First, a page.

I seriously believe, that in 20 or so years, there will be nothing manufactured in this country, and we will only be a country that provides services. And by services, I mean sheisty businesspeople that will do anything to relieve you of your money.

I agree on all counts. Very well said.

322.6.2010 13:01

SuckRaven
Ya that is ture...but there should be a cut off point media should cost less. But when Onlive sells all its games for under 30$ thats when I will believe it possible...

422.6.2010 14:40

"While hardly a problem, game access is only guaranteed until June 17th, 2013, which appears to be a licensing limitation."

There it is people, this is the reason not to dump your hard earned money into Onlive. I had hope for this company but that right there has killed any hope for me. No one in their right mind would spend $30-$60 a game (on top of a subscription fee) when they can get their game taken away from them 3 years down the road. There are PLENTY of 3 year old games that I still play and would be pissed if I had it taken away AFTER I purchased it.

522.6.2010 16:59

- delete post posted on wrong forum

im sorry

This message has been edited since its posting. Latest edit was made on 22 Jun 2010 @ 17:10

622.6.2010 17:07

All the people I use will only be using onlive as a game on demand service, I dont think anyone is actually going to buy from here... Even steve palman the guy who made onlive said in an interview that he doesnt see onlive as being a place where people would actually buy games, and that wasn't his main intent. If anything, I see onlive as being a one stop shop for pc rentals much like gamefly but with an instant access rather then being it mailed.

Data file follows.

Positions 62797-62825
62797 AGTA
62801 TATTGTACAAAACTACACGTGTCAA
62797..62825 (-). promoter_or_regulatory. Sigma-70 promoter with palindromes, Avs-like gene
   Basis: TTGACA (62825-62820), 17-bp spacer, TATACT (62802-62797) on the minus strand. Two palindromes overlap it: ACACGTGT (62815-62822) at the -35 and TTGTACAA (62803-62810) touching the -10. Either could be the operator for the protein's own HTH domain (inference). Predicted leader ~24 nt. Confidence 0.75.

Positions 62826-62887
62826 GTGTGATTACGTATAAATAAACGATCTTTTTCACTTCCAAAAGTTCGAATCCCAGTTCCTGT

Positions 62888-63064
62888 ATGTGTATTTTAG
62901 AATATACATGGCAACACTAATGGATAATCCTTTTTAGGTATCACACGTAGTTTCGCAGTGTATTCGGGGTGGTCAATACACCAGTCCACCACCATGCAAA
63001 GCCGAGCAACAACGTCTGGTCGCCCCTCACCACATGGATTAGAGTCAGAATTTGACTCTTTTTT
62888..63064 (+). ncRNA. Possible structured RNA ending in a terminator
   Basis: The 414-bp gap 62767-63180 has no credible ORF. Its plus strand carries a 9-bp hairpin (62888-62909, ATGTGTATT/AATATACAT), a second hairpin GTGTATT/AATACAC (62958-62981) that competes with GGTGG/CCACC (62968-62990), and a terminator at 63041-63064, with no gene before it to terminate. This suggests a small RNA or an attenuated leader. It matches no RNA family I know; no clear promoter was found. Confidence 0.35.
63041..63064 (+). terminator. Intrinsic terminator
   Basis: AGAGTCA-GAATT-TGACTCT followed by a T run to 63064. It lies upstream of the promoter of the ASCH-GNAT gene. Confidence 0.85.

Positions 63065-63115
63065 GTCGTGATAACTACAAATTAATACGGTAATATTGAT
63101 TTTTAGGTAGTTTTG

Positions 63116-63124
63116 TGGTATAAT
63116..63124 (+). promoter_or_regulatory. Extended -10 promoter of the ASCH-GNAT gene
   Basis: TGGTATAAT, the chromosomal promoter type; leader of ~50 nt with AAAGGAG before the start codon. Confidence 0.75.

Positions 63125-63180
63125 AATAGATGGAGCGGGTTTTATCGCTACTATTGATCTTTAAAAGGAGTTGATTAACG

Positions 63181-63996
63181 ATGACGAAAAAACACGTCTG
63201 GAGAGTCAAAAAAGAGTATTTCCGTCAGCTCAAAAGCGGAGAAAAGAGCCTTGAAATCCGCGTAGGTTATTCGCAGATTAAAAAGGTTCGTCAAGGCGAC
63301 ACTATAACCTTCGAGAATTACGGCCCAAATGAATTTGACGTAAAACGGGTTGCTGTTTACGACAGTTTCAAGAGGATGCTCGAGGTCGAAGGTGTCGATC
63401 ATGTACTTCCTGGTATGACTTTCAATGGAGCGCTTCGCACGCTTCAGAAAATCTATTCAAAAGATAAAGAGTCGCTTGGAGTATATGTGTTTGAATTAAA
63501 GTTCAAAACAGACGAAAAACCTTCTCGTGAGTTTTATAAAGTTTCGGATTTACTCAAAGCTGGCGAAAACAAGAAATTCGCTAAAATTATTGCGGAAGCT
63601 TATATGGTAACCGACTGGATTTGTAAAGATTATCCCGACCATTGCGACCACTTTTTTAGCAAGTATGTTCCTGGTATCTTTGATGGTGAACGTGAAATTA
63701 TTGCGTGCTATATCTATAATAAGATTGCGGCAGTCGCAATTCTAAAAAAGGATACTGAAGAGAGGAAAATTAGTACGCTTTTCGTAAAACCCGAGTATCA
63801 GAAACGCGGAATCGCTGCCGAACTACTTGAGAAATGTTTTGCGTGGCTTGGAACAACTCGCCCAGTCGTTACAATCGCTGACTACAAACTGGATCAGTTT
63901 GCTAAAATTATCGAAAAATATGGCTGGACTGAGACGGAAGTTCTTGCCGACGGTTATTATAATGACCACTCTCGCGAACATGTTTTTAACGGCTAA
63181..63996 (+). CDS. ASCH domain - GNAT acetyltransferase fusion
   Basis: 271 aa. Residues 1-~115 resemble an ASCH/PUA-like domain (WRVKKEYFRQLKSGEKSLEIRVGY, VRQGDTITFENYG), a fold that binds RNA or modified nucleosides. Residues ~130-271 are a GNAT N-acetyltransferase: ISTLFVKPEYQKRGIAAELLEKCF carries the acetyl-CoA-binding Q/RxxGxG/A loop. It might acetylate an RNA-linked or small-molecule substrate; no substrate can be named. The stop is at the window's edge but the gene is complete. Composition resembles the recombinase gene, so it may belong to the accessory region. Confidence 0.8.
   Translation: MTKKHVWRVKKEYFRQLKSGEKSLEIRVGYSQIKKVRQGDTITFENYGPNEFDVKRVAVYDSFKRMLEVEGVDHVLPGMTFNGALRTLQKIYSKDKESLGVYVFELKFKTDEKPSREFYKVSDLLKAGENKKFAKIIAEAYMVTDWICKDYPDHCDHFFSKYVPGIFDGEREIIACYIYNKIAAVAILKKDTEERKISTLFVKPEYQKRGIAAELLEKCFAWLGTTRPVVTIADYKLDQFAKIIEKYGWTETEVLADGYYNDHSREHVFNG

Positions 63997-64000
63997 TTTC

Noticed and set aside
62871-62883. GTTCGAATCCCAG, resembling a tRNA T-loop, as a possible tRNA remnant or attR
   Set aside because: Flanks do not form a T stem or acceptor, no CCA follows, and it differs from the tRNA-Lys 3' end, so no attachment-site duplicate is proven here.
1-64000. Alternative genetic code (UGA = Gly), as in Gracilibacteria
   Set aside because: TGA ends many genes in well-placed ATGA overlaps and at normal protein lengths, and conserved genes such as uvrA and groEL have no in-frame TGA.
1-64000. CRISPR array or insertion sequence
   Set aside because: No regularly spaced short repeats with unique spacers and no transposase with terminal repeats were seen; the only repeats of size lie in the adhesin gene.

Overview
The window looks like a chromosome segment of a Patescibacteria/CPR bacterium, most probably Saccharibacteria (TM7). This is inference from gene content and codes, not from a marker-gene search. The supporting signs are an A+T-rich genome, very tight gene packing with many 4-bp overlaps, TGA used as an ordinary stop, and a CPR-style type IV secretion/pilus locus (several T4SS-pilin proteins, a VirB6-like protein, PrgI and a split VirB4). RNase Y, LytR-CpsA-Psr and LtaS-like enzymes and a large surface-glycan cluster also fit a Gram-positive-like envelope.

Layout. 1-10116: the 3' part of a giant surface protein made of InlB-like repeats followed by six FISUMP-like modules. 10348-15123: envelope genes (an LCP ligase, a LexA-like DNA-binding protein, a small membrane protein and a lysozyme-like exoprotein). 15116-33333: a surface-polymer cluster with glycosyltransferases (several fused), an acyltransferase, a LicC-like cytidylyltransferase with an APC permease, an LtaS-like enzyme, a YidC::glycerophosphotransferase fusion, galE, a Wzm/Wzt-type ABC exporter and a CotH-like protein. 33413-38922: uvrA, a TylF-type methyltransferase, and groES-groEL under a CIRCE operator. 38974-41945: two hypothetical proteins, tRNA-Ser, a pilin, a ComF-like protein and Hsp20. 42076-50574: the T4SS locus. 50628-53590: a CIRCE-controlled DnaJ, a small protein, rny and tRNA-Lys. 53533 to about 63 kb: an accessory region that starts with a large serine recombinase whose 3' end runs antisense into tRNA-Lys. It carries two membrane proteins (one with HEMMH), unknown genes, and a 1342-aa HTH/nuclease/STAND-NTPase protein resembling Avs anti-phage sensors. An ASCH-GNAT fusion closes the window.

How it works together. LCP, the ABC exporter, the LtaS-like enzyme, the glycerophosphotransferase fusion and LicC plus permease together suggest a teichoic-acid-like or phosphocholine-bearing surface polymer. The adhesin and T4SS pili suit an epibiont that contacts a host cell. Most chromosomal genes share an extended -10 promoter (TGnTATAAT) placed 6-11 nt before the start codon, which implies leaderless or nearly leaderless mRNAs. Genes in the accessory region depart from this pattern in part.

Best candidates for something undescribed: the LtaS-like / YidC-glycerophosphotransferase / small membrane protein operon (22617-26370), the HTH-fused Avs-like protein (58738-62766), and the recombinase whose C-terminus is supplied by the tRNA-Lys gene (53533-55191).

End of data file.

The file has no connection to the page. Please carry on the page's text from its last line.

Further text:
As an on demand solution, im all for onlive.
As a permenant gaming platform, onlive is just as useless as ubisoft and thier crazy drm.

723.6.2010 13:51

Give me a game like Diablo II. I bought the disc. It wasn't exactly cheap when it came out, but the game was damn good, and I could install it as many times as I wanted.

It did not check if I had an active internet connection.

It did not authenticate the registration key every nanosecond, thereby slowing down my PC.

It did not charge for playing online within the massive Battle.NET community.

I could play single player WITHOUT an internet connection.

I could play over a LAN with 7 other people.

If Iwant to, I can still play it, even if Blizzard goes under. (o.k. may not be true for Battle.NET but still, the game was released in 2000)

If I can get that for my hard earned $$$, I will purchase a game, music, movie, whatever.

Unfortunately, the value/quality isn't there anymore. Useless extras, and BD-Live features, and 8 editions and re-releases to double and quintuple dip into your wallet.

Puke.

825.6.2010 1:06

Originally posted by SuckRaven:
don't even get me started on the whole mandatory health insurance sh*t
This is actually a good thing for your country.

Australia has had it for decades it comes out of taxes.

Everyone has to pay taxes but even if your not working at least you'll be able to show a card then see a doctor and not have to pull out cash to see one.

Also some expensive operations say a hip replacement that might cost $15,000 could become free or very much reduced in price.

Those that are against are mad.

In Australia to see a doctor for 15min or less costs around $60, have a medicare card, it's free.



Anyway on the original topic it won't go anywhere as a service it'll get a few customers then die from not enough to keep the servers alive.